B. Automated advisors like Betterment and Wealthfront don't provide any sort of support when it comes to donating appreciated securities. A wealth manager charging high fees in exchange for personalized attention might be able to offer this service but that's probably not accessible for too many people. We are exploring the possibility of offering donor advised fund services with Rethink Charity and are in active talks with another nonprofit, and that could cleanly integrate with the donation of appreciated securities from our investment platform. We can build in features that select optimal securities to donate at any given time and report tax saving metrics to donors.

C. We have live trading performance since December 2016, and the length of time since strategy development depends on the strategy. For instance the Swensen portfolio has been around since 2005, whereas the more recent allocative and systematic strategies have roughly 2 years of performance since creation. I think that there is a greater possibility of luck playing a significant role with traditional human investment management whereas with rules-based investing strategies one can assess the strategy in much greater detail and accuracy (for instance by testing across international markets and timeframes if applicable) instead of purely assessing performance after inception.

Comment author: gustafsonja 10 July 2017 03:44:55PM 1 point [-]

Most of the performance graphs in the offerings document have 10 years of data or less, and none of them have more than 14. I'm concerned that this analysis is overfitting.

Comment author: Brendon_Wong 10 July 2017 07:07:25PM *  3 points [-]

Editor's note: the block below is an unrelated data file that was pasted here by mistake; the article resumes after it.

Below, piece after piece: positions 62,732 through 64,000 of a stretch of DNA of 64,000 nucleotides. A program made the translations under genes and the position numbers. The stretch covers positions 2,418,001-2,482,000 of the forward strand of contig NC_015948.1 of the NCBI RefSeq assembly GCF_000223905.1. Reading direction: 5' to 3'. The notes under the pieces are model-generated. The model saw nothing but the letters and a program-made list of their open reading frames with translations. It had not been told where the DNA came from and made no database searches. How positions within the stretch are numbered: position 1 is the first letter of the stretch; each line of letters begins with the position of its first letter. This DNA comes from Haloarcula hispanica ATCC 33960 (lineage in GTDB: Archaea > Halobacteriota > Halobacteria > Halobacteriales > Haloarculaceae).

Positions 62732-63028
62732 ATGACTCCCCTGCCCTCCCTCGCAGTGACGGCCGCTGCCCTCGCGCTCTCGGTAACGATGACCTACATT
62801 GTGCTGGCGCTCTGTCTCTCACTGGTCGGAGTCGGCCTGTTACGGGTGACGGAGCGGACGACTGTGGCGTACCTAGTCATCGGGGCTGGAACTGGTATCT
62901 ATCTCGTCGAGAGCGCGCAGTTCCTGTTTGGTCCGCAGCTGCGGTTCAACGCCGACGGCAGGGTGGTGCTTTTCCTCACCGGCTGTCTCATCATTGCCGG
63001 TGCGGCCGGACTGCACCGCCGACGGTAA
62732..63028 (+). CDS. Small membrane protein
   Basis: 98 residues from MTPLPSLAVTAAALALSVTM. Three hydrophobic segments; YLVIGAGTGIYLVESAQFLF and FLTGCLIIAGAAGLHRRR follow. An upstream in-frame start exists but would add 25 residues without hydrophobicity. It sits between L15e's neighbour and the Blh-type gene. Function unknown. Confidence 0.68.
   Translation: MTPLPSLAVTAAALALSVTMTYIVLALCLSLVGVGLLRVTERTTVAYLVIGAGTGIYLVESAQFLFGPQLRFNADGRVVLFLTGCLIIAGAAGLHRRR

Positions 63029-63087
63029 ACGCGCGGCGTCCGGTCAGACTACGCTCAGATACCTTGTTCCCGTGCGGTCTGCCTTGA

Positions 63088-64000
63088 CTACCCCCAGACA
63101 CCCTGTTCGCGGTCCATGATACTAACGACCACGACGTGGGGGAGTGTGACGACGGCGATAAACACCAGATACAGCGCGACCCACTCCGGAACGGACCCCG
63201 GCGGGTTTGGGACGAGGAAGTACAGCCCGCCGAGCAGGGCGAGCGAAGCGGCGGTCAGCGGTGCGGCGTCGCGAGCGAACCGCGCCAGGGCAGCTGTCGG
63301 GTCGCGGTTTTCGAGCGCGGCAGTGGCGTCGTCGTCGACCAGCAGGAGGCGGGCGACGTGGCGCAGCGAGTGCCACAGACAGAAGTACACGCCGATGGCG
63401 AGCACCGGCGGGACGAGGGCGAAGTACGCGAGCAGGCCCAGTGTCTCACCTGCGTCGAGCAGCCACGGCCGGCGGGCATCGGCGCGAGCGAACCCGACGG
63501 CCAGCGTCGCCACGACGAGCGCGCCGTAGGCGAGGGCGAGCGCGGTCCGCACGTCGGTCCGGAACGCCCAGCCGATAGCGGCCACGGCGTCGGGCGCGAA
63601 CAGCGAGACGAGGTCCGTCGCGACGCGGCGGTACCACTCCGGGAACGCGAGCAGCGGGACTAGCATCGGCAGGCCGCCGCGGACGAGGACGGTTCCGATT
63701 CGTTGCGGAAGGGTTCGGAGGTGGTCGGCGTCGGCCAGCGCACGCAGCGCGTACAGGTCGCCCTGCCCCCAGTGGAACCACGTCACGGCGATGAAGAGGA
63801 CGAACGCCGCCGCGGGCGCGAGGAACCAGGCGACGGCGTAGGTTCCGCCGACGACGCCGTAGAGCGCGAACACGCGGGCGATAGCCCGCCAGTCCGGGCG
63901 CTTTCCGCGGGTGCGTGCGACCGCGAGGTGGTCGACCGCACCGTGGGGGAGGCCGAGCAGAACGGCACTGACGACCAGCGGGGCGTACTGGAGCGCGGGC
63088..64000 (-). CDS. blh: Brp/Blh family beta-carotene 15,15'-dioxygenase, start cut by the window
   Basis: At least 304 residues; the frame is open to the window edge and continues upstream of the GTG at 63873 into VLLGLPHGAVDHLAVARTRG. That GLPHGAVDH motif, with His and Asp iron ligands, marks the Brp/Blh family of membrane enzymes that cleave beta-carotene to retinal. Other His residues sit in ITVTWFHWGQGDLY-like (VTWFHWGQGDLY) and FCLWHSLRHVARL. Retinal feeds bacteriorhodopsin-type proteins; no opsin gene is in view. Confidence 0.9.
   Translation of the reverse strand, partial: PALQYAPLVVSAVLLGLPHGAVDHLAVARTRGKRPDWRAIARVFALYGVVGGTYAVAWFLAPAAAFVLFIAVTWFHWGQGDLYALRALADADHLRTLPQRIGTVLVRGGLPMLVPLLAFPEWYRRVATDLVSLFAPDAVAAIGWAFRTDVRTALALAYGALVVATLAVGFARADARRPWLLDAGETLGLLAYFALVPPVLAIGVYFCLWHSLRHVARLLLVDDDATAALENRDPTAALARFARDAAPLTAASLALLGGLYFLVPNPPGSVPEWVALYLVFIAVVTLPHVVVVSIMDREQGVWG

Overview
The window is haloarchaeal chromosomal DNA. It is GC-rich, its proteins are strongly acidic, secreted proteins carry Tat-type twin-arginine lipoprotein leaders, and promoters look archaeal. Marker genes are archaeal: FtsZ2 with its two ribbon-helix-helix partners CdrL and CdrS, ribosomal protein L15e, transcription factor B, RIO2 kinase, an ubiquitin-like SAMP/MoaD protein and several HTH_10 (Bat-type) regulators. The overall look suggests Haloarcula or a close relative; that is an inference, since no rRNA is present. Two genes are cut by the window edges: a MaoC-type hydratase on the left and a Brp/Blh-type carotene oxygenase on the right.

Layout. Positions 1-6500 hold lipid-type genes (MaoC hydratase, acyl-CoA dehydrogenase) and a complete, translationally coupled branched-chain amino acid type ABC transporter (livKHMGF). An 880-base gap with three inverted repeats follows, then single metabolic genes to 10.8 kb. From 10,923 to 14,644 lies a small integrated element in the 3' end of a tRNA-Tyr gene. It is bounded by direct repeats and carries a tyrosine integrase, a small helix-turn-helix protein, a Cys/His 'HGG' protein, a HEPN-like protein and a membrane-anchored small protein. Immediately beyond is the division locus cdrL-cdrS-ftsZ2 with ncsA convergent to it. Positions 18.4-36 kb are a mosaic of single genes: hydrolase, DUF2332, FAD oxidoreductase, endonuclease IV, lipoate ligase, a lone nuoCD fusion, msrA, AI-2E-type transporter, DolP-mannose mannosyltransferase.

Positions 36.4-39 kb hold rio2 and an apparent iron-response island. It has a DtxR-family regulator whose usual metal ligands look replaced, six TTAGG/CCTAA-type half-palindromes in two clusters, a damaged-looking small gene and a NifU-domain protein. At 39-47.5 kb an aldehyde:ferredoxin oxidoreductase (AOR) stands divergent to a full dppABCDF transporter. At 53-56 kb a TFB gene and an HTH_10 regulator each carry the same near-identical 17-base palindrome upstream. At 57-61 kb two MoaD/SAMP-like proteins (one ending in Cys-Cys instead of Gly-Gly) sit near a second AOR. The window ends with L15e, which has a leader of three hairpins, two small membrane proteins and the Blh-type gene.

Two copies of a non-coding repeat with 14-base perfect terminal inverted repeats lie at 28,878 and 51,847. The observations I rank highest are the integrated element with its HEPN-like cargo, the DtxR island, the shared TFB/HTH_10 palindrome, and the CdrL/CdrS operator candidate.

The strategies presented in the document utilize low-fee index ETFs. Most ETFs were not around more than 10 years ago, and we decided on 2007 as a rough starting point for when to start backtests seeing as critical ETFs began to exist around that time. Our backtester also currently incorporates data from the last 15 years. That is why all of the performance graphs with the exception of one strategy have roughly 10.5 years of historical data.

I'm not sure if longer backtest periods substantially reduce the risk of overfitting, but developing and optimizing over a specific in-sample period and doing significant out-of-sample testing certainly helps, and that is part of our testing and development process. We have examined performance over longer timeframes with other tools, but exporting the data from third-party tools, merging backtest results made with mutual funds with backtest results made with ETFs, considering commissions, slippage, and unreliable data, transferring it to Excel and generating graphs, integrating it into the offerings document, and figuring out how to compare annual returns and other performance metrics with different backtest periods on the offerings document and website turned out to be quite a headache so I decided to delay displaying longer term backtests in a public facing format until we can much more easily generate graphs and performance metrics through the web app which is what we are currently working on.

There is also a segment in the FAQ titled "Antigravity Investments' performance returns seem too good to be true, and past performance isn't necessarily indicative of future returns. What should my expectations be for future strategy performance?" which briefly touches on strategy development.